O2 ABC, 07/04
It’s become commonplace to analyse festival line-ups with a fine-tooth comb in recent years. Once the gender imbalance has been made evident, it’s impossible to ignore. The rock scene is particularly bad for it: 2015’s Slam Dunk Festival had just one female artist on the entire bill (Lynn Gunn of PVRIS), making a genre often touted for its inclusiveness and alternative approach to the mainstream look every bit as flawed as every other music scene.
In the niche symphonic metal corner, things are a little different. All three bands on tonight’s bill are fronted by women. The crowd, too, is more diverse than usual for a metal gig: there’s something approaching a gender balance, and ages range from ‘my first concert’ to ‘hopefully not my last concert.’ For all of the genre’s supposed inaccessibility, the ABC is an impressive venue for such a show. The scene’s breakout stars – Nightwish and Within Temptation – will headline arenas and O2 Academy-sized venues later in the year, hinting at a shy but significant underground support for something a little unconventional.
There’s a progressiveness to Epica’s sound which can be found in openers Oceans of Slumber. The Texans’ new album The Banished Heart is intricate and substantial, with tracks often coming in over eight minutes long. Their doom-laden approach fits alongside Epica because it equally balances grace with riffs, but in lead vocalist Cammie Gilbert they have a more stoic storyteller. This is music to absorb and to hypnotise, and she is its orchestrator. An opening band has little to help them other than talent and presence, yet, centre stage with a voice as powerful as the riffs, Gilbert has presence to spare, carrying Ocean of Slumber’s live show and winning new fans by the minute.
Myrkur is a known entity. As divisive as she is (on Youtube), here she’s welcomed with half the crowd already wearing her t-shirts. Her first time in Scotland, she greets us as fellow Vikings, noting how excited she was for this stop on the tour. There’s a clear affinity between Nordic folk and Scottish traditional music, sharing a love of the land and an impressive amount of folklore. As an artist Myrkur has always identified as a black metal fan, and the dark stage, flower-adorned mic-stand, and a general witch-aesthetic all herald her admiration for the scene. She imbues the genre with something different, respecting its spiritual elements while not feeling limited by its sonic expectations; there are blastbeats and guttural howls, however there’s a diverse arsenal, changing her approach as best suits the song. Ending her set with Norwegian supernatural ballad ‘Villemann og Magnhild’, Myrkur has a obvious love of what she does. With a personal background in other genres of music as well as acting, she understands that a gig can be more than just people playing music to a crowd, and so her overall performance is something to be experienced. Already a force of nature on record, she is something else entirely live. Ethereal, liberating, seductive – this is cinematic music that comes to life in a gig environment.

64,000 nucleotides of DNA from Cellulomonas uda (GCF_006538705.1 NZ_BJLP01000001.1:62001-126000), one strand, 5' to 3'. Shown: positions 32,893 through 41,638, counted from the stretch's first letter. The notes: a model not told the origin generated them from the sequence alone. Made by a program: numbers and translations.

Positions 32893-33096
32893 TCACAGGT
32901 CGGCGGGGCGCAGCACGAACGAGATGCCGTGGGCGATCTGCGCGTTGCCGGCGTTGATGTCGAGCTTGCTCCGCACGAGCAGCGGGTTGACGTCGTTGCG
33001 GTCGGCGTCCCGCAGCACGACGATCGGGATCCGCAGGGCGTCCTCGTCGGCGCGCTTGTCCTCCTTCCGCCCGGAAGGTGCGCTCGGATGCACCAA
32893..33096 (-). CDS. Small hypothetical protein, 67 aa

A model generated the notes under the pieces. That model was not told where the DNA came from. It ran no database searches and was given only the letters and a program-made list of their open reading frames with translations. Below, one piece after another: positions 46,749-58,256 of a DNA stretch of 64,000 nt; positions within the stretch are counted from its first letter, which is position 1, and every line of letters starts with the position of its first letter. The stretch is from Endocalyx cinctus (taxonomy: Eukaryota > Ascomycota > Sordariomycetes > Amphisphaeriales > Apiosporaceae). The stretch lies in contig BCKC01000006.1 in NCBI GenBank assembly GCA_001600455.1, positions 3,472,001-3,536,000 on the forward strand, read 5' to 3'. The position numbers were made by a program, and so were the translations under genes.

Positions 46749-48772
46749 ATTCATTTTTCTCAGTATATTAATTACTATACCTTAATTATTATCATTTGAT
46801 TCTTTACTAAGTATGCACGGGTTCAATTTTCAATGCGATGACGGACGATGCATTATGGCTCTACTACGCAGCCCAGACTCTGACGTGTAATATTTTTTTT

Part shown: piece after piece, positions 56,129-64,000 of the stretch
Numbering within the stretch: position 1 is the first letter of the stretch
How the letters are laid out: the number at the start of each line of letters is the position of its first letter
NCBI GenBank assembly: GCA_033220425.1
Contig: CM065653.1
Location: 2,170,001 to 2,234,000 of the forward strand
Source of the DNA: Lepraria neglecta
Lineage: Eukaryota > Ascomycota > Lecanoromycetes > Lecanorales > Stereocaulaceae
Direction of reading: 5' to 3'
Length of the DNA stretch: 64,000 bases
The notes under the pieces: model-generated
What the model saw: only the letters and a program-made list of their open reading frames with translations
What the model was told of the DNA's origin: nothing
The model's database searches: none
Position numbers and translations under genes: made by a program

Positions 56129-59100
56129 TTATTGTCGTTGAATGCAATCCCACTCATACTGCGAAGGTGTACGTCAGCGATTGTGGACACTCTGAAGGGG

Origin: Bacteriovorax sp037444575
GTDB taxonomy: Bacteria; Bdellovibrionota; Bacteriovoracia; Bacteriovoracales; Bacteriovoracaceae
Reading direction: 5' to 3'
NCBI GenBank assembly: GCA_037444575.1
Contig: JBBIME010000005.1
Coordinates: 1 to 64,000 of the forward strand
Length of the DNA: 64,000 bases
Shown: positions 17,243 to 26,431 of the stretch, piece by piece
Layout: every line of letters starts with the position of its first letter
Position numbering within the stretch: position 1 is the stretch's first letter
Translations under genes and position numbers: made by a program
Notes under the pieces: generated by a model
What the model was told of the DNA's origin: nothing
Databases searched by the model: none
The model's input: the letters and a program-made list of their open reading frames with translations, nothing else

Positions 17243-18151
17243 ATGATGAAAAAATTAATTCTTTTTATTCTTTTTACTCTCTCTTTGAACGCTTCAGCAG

It’s a tough act to follow, but Epica don’t compete with Myrkur’s atmospheric murkiness. Instead, it’s bright lights, brighter smiles and the sense of something transcendently grand. The band’s latest full-length The Holographic Principle deals with light ideas like “What if the universe is just a hologram?” – it’s far removed from their peers who often stick to gothic fairytales and mythology, but despite the PhD-in-physics concept, Epica are a jovial bunch on stage. Progressive metal structures are combined with tomfoolery from keyboardist Coen Janssen, kitted out with a transportable keyboard so he can swing along the upper level behind the drum kit. Between him and lead guitarist Isaac Delahaye messing around, it’s a nice reminder that even the most technical and chin-stroking of music still knows how to be daft. Simone Simon’s chameleonic voice ties it all together. For the choruses on ‘Edge of the Blade’ and ‘Storm the Sorrow’ she belts out the hook, while in ‘Beyond the Matrix’ she joins the choir in the upper register. It keeps Epica’s albums interesting, her voice capable of spanning styles and deliveries and shining through the significant amount of backing tracks filling in the more symphonic elements.
In some ways it’s a no-thrills show, but by making it to a venue the size of the ABC and leading a tour representing what women are delivering in the rock scene, there’s a sense of achievement. This music is never going to be in vogue, yet there’s enough of a want for it to hit these medium-sized venues around the UK – to be a part of that is a thrill in itself.